Sexual Assault Female





Sexual Assault Male










Source:April 25, 2013, Parl. Deb. H.C. (6th ser.) 1250W, http://www.publications.

For sexual assault cases represented in the above table, there were 139 cases with 146 allegations.  The Service Police handled 135 of these cases, with the following outcomes:

14 cases were not investigated because the complaint was not pursued;

15 cases were investigated but did not result in a person being referred to a prosecuting authority under the Armed Forces Act 2006;

34 cases resulted in persons being referred to a prosecuting authority under the Armed Forces Act 2006 but did not result in court martial or other disciplinary proceedings;

24 cases which resulted in a court martial or other disciplinary proceedings resulted in a conviction;

10 cases resulted in a court martial or other disciplinary proceedings which did not result in a conviction;

15 cases resulted in a court martial or other disciplinary proceedings which resulted in a conviction for a lesser offence;

23 cases are ongoing.[70]

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XII.  Examples of Courts-Martial

Despite the Judge Advocate’s independence from the chain of command, there have been reported cases of failure, with blame being attributed to a closing of ranks within the military by one Judge Advocate, which resulted in insufficient evidence for the successful prosecution of a case.[71]  One of the most high-profile cases is that of Baha Mousa, a civilian Iraqi who died in a detention center operated by British troops after he was detained in Iraq in 2003.  The postmortem revealed that Mousa suffered ninety-three injuries while in the custody of British soldiers and that his injuries were consistent with systematic beating over a period of time.[72]  Despite a £20 million (approximately US$35 million) investigation into the circumstances of Mousa’s death and a court-martial, the exact circumstances of his death have never emerged.[73]  The court-martial did result in the conviction of one member of the armed forces, who admitted he treated the prisoners in the case inhumanely.  He was dismissed from the army and jailed for a year.  All others investigated in the case were cleared because of a lack of evidence.[74]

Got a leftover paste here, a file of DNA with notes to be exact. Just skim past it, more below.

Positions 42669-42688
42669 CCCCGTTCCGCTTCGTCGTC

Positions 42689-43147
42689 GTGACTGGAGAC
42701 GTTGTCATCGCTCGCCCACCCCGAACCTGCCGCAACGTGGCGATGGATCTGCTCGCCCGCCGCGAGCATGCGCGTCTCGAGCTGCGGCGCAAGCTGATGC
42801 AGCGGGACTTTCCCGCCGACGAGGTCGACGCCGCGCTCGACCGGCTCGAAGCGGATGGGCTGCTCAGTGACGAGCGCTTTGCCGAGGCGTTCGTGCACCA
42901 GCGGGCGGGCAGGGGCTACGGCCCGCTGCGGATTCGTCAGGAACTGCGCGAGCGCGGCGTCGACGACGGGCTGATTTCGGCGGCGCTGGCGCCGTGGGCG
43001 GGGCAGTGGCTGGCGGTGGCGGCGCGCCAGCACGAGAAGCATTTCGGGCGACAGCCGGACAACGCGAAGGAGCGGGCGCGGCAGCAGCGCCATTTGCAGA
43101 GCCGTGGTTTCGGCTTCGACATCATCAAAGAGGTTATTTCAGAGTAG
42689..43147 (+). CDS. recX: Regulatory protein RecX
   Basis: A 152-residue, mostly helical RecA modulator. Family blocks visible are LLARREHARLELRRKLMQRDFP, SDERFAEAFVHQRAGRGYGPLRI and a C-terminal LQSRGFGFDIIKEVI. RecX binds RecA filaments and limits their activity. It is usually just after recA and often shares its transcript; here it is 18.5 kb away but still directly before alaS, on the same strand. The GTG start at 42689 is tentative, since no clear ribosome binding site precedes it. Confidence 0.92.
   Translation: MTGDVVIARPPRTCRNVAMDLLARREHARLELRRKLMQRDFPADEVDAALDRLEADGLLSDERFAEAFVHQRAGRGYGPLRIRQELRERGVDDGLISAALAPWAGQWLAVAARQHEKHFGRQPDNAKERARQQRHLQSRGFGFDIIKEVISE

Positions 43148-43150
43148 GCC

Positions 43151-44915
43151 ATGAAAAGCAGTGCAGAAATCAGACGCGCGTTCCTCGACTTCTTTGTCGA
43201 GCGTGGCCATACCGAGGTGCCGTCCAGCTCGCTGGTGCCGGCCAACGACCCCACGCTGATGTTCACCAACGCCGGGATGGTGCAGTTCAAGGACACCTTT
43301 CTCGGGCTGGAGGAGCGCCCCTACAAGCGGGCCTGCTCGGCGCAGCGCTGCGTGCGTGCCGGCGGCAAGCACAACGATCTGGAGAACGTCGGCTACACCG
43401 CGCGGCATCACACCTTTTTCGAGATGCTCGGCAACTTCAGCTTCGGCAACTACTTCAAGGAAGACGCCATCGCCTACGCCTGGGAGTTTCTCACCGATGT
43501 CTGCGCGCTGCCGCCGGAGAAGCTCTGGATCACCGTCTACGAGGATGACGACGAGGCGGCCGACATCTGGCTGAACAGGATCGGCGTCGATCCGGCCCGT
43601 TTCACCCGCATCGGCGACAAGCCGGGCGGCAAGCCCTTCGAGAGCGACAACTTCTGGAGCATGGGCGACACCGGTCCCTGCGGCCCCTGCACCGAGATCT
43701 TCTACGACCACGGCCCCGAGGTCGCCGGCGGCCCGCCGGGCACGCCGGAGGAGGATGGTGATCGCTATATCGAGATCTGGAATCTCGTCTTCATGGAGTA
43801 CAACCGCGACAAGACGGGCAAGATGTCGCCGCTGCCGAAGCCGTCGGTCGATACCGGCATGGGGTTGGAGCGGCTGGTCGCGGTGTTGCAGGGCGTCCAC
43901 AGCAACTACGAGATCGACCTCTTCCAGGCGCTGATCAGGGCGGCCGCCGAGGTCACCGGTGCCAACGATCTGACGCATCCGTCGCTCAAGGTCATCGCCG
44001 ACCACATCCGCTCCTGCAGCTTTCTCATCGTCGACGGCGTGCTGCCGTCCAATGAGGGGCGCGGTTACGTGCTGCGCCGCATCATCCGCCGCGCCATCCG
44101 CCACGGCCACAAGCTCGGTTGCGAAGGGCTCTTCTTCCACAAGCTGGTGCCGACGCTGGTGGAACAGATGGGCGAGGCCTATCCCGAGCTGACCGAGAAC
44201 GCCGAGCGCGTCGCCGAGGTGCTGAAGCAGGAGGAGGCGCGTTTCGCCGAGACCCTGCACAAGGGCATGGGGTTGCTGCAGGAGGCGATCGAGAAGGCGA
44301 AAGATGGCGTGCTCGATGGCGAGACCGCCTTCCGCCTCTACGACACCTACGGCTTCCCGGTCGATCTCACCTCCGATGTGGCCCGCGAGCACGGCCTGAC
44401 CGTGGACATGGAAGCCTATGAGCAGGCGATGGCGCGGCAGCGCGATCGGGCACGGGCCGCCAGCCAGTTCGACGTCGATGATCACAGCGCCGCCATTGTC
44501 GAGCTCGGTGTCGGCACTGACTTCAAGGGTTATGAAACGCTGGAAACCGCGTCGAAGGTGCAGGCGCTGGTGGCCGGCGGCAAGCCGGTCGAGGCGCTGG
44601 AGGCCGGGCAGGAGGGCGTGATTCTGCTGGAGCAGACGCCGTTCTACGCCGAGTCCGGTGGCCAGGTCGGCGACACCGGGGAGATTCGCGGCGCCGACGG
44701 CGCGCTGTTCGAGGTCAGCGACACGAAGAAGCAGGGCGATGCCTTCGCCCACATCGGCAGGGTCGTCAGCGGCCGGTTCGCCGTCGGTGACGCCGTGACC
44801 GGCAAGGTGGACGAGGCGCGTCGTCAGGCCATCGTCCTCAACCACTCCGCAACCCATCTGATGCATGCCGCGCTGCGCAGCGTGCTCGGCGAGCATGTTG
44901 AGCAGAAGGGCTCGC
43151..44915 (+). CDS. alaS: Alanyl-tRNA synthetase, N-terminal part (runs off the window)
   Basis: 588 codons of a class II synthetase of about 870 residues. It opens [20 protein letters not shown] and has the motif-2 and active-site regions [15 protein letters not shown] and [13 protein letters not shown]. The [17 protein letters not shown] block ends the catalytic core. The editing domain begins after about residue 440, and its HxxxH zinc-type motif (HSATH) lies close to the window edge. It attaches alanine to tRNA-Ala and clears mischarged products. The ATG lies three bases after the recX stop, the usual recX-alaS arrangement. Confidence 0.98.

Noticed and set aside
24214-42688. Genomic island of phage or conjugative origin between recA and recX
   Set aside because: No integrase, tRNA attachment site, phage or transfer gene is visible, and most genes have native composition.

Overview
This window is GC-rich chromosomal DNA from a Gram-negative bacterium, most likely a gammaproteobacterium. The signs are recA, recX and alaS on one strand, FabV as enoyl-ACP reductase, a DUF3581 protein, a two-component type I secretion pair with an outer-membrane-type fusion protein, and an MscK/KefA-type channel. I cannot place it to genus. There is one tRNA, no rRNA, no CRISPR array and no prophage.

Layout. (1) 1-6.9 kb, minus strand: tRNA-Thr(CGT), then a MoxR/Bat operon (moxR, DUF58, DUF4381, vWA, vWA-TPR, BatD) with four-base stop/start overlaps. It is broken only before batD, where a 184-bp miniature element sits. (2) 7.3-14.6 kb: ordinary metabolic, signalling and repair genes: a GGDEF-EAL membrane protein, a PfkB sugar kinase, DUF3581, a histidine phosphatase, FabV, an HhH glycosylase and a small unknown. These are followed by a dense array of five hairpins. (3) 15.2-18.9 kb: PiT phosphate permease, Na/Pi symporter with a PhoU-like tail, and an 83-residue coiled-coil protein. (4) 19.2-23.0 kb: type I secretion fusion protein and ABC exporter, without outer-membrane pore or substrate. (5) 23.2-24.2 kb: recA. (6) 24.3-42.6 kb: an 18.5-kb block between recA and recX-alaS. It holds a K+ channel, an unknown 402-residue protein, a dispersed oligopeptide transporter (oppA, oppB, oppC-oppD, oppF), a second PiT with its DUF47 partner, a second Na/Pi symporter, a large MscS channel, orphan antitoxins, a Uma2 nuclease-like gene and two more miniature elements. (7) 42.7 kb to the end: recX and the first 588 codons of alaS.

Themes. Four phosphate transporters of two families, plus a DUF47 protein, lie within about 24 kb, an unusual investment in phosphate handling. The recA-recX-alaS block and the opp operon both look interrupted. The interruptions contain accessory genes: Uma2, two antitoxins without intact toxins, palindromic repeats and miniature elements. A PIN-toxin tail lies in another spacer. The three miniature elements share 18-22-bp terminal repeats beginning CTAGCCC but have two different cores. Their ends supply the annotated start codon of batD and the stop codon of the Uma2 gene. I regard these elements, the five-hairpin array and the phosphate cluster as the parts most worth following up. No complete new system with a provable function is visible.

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XIII.  Criticisms of the System

As noted above, allegations of sexual assault, voyeurism, and exposure are not considered serious offenses that are subject to strict reporting requirements,[75] a fact which the Service Complaints Commissioner views as failing the members of the armed forces.  The Commissioner stated that 

… allegations involving acts of violence present specific problems. Under the Armed Forces Act 2006, sexual assaults short of rape or penetration do not have to be reported to the Service police and thus to the Service Prosecuting Authority.

So any incident that can be seen as a joke (e.g. exposure to or indecent touching of female soldiers) or Horse play (e.g. threats involving vacuum cleaners or “posed” sexual assaults for Facebook—which are talked about as jokes) may not get picked up.[76]

The Commissioner considers that the lack of action taken over such incidents undermines confidence in the chain of command and the Service Police, and considers as essential a change in the law to require all sexual assaults (including exposure and voyeurism, and the misuse of social media) to be reported to the police and Service Prosecuting Authority.[77]

The House of Commons Defence Committee has expressed frustration at the lack of accurate statistics on the occurrence of rape and sexual assault within the military:

We are concerned that the number of sexual harassment and other sexual offences allegations made to the Commissioner remains low. Other evidence, such as the 2006 Equal Opportunities Commission and MoD Survey into sexual harassment in the Armed Forces, suggested that the incidence of such offences was a lot higher than the number of complaints would indicate … We note that the MoD is attempting to produce the most accurate information possible but it is inappropriate for them to fail to provide accurate figures in answers to Parliamentary Questions. Without accurate figures, the MoD is unaware of how severe a problem it is dealing with in relation to sexual offences within the Armed Forces or what measures it is required to take to rectify the offences committed. We recommend that the MoD instigate new research into the level of sexual offences in the Armed Forces and the actions required to tackle it and to encourage possible victims to report such allegations whether to the Commissioner, the Royal Military Police or the chain of command.[78]

The Complaints Commissioner has been highly critical of the armed forces complaints system, with the headline of the press release for her annual report stating, “After 5 years the Armed Forces complaints system is still inefficient and undermines confidence in the chain of command.”[79]  The Commissioner’s 2012 annual report notes, “I am still unable to say that the Service complaints system is working efficiently, effectively or fairly.  This is unacceptable.”[80]  At the beginning of 2013 the Commissioner’s powers were strengthened through additional reviews of how complaints are handled once in the chain of command; however, the Commissioner continues to assert that she still does not have enough power to tackle complaints within the military and, since 2010, has been calling for the creation of an Ombudsman for the Armed Forces.  Although this proposal has been endorsed by the House of Commons Defence Committee,[81] no action has yet been taken.